In the second half of 2016, no AL hitter drove in more runs than Ramirez’s 63 and only two guys hit more second half homers than his 22. On the whole, Han-Ram’s .286-30-111 output from last year would be considered a success for any full-time DH.

Mitch Moreland will be an upgrade defensively at first base and is a career .254/.315/.438 hitter who has swatted over 20 home runs in three of his last four years.

Pablo Sandoval is expected to resume playing third base. Last year was a major debacle for the former World Series MVP from 2012. After losing his job to Travis Shaw (now with MIL) in the spring, his most memorable moment came in this singular at-bat. There really was nothing redeeming about his very limited time on the field. Only 30, a now trimmed down Sandoval looks to be re-focused on extending his professional baseball career. If things don’t work out, Brock Holt is one of MLB’s best utility players and thus, a great insurance policy.

Youngster Andrew Benintendi‘s rookie status will still be intact for 2017. He’s expected to grab the everyday left fielder job. As a 22-year-old last year, he hit .295/.359/.476 in 105 at-bats. lists him as the No. 5 prospect in all of baseball. Waiting in the wings for starts in LF if Benintendi can’t acclimatize his game swiftly enough will again be Holt, and veteran Chris Young.

This organization, with a weaker rotation and stronger divisional competition in 2016, climbed their way to 93 wins in 2016. Toronto has since said goodbye to Edwin Encarnacion, who now finds himself in Cleveland with the defending AL champs.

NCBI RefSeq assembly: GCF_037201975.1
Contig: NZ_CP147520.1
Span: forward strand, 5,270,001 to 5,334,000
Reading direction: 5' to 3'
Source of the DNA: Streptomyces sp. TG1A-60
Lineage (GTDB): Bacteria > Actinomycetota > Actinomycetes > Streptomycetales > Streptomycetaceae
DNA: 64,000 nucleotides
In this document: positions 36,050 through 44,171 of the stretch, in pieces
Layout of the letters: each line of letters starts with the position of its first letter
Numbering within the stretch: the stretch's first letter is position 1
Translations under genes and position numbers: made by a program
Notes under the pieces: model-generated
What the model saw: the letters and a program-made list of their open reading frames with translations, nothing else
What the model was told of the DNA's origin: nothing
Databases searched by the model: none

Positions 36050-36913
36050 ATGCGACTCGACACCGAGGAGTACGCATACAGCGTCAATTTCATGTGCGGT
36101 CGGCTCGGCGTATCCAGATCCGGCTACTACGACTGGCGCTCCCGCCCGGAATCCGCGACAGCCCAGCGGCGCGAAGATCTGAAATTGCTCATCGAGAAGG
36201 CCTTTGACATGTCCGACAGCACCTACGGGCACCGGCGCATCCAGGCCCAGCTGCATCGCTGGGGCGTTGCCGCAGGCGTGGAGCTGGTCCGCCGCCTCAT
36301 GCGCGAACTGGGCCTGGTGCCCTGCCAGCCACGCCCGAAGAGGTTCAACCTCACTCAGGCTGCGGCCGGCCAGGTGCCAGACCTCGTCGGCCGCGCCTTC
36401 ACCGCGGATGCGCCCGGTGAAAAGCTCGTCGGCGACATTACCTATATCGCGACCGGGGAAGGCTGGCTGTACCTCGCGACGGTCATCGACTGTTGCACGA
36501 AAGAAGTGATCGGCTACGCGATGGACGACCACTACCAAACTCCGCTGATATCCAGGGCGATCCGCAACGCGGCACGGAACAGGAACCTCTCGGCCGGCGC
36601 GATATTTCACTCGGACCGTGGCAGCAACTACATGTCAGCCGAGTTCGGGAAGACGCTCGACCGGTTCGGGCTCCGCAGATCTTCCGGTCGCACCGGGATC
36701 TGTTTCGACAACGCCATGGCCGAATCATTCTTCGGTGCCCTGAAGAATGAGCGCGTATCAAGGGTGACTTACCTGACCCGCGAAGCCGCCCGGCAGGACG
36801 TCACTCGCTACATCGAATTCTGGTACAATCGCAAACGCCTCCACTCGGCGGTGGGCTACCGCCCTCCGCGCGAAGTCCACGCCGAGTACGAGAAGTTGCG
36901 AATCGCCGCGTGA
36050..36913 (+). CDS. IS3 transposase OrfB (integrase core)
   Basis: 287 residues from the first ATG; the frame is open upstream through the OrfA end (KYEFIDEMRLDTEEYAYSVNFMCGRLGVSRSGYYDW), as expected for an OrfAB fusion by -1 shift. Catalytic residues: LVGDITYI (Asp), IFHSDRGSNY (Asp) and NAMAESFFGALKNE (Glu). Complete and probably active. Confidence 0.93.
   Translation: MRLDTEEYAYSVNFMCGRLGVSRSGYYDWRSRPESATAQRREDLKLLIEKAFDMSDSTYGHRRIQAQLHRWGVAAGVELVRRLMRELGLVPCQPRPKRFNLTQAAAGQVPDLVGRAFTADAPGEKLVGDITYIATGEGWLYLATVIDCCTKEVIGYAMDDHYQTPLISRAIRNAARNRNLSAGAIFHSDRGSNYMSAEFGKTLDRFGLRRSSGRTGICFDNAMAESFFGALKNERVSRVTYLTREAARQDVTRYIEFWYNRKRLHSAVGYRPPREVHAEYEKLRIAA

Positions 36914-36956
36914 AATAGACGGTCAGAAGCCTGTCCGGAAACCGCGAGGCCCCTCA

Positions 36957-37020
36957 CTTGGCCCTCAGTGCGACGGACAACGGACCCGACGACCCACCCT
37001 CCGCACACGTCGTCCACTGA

Though well past their prime, the locker room wisdom of fellow retirees Mark Teixeira and Alex Rodriguez will signal a youth movement in the Bronx for the Yankees. As well, Future Hall of Famer Carlos Beltran signed with the Astros.

In Baltimore, Mark Trumbo remains un-signed, meaning someone named Trey Mancini is currently slated to be the DH. Management did nothing to improve the rotation in the offseason. Instead, the O’s will bank on breakout years from arms who were once former top prospects in the system in Dylan Bundy and Kevin Gausman.

Lastly, Tampa will again need to lean on a bright rotation, but the Rays hit an AL worst .243 last season and were 10th in OPS with a measure of .733. Catcher Wilson Ramos, who is recovering from ACL surgery, will be the only significant addition of an offensive asset for the club when he gets healthy.

2017’s version of the Boston Red Sox, overall, will be an improved one. It now boasts two of the premier hurlers in the league, excluding the defending Cy young winner. A bonafide MVP candidate in right fielder Mookie Betts and a manager who overcame cancer in 2015, only to return and lead the Red Sox to their second AL East title during his tenure as bench boss of Beantown, are other features to look forward to.

The sky is the limit for this club. Significant injuries appear to be the only thing that could derail an impeccable showing from Boston in the year ahead. After a startling dismal ending to the postseason this past October, Boston’s fans and Red Sox players alike will be hungry for a return to form. Anything less than appearing in the ALCS will be considered a letdown.